The F.D.I.C. would have you believe that it is somehow a unique feature of the new resolution authority that losses are imposed on shareholders and assets are quickly transferred to a new buyer, with new money financing facilitating the whole thing. That sounds a lot like what happens in every big Chapter 11 case.

Indeed, the bits of the report that talk about how the Dodd-Frank resolution authority helps to facilitate the sale of a distressed firm’s “good” assets while allowing for the liquidation of the “bad” assets leaves one wondering if the F.D.I.C. has heard of the General Motors bankruptcy case. Or the Lehman bankruptcy case.

One major difference in the report is that the F.D.I.C. assumes that Barclays would have taken much of more of Lehman than it did. Here we are starting to get into the realm of wishful thinking.

For example, the report assumes that Barclays would have taken Lehman’s entire derivatives business. This is not based on any special provision of Dodd-Frank, but rather the idea that if counterparties knew they had a new, solvent counterparty (Barclays), they would not have any incentive to exercise their right to terminate.

If Barclays had said on Day One of the Chapter 11 cases that it was going to take Lehman’s derivatives business, you could have achieved the same result. But Barclays did not do this, and one has to wonder if it simply did not want Lehman’s derivative business. The F.D.I.C. never really explains how it might get Barclays to buy more of Lehman than it did.

Indeed, much of the F.D.I.C.’s analysis ultimately turns on the belief that “next time will be different.” Particularly, both the regulators and the management of Lehman would plan for Lehman’s insolvency in a way that did not happen in 2008.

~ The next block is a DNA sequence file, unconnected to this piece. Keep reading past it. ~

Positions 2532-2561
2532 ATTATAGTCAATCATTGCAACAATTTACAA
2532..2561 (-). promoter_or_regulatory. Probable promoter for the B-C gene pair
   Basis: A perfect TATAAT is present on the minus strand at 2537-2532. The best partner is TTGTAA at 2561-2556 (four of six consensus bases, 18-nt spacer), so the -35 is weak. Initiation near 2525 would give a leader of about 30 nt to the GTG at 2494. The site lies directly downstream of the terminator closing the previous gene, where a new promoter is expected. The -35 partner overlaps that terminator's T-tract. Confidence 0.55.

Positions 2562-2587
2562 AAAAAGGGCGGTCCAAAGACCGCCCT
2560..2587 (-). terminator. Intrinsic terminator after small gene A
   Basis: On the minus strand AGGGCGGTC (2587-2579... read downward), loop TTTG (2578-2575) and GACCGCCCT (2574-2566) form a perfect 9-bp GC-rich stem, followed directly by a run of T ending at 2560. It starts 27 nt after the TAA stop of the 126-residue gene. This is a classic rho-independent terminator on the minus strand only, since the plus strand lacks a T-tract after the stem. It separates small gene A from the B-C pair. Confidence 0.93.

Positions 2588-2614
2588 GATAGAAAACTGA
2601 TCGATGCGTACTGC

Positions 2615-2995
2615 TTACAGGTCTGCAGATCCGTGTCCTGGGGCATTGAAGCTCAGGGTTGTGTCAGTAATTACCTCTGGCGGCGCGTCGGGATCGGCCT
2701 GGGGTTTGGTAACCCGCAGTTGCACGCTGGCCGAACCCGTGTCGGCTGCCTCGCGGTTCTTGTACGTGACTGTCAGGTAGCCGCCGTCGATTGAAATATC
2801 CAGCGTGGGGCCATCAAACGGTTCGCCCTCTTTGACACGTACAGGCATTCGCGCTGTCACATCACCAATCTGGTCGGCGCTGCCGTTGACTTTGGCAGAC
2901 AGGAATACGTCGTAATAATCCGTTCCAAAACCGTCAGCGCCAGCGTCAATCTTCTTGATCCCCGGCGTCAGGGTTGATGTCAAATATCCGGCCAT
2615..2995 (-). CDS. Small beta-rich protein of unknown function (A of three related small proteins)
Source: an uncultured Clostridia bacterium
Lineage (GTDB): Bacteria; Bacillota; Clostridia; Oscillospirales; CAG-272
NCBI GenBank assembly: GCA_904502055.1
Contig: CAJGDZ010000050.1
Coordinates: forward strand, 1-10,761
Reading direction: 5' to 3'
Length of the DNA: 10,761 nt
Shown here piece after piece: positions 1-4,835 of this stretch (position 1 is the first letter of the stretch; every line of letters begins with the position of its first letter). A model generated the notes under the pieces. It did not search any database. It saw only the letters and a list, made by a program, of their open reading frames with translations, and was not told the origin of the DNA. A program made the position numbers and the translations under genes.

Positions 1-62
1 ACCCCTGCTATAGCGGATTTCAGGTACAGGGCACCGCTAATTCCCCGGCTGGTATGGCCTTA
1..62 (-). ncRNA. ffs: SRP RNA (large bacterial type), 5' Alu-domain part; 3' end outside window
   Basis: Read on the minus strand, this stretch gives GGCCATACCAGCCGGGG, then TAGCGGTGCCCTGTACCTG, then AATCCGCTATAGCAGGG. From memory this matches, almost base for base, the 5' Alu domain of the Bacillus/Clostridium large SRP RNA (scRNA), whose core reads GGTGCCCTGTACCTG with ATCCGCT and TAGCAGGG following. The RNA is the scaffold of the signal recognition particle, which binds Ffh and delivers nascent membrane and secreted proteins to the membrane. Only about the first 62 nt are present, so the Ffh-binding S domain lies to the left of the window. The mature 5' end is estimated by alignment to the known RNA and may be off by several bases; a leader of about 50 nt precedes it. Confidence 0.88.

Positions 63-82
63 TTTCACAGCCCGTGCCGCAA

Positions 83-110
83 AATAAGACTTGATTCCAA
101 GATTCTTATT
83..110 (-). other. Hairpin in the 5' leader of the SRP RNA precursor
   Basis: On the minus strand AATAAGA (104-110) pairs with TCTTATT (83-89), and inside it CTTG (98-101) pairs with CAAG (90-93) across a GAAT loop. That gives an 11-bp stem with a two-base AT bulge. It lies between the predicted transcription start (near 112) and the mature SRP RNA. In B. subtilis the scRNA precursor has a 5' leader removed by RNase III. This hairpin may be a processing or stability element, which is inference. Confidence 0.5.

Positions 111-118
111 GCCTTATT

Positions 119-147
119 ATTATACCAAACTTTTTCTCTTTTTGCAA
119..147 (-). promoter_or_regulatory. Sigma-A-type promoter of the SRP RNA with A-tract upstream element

Why this would be so is often a bit vague, based on little more than conclusory sentences like:

Lehman’s senior management and board may have been more willing to recommend offers that were below the then-current market price if they knew with certainty that there would be no extraordinary government assistance made available to the company and that Lehman would be put into receivership.

Basically, they’d know that federal regulators are not fooling around this time, because Dodd-Frank says so. But if management was deluded before, shouldn’t we assume they would be deluded again? And if the board failed to live up to its duties by planning for even the possibility of a Chapter 11 filing, why assume it would not make a similar failure in the F.D.I.C.’s alternative reality?

Yes, Dodd-Frank makes it harder to bail out a financial institution. But “harder” does not mean “impossible,” and that’s just the kind of thing that can fuel a lot of terminal optimism by managers of companies in financial distress.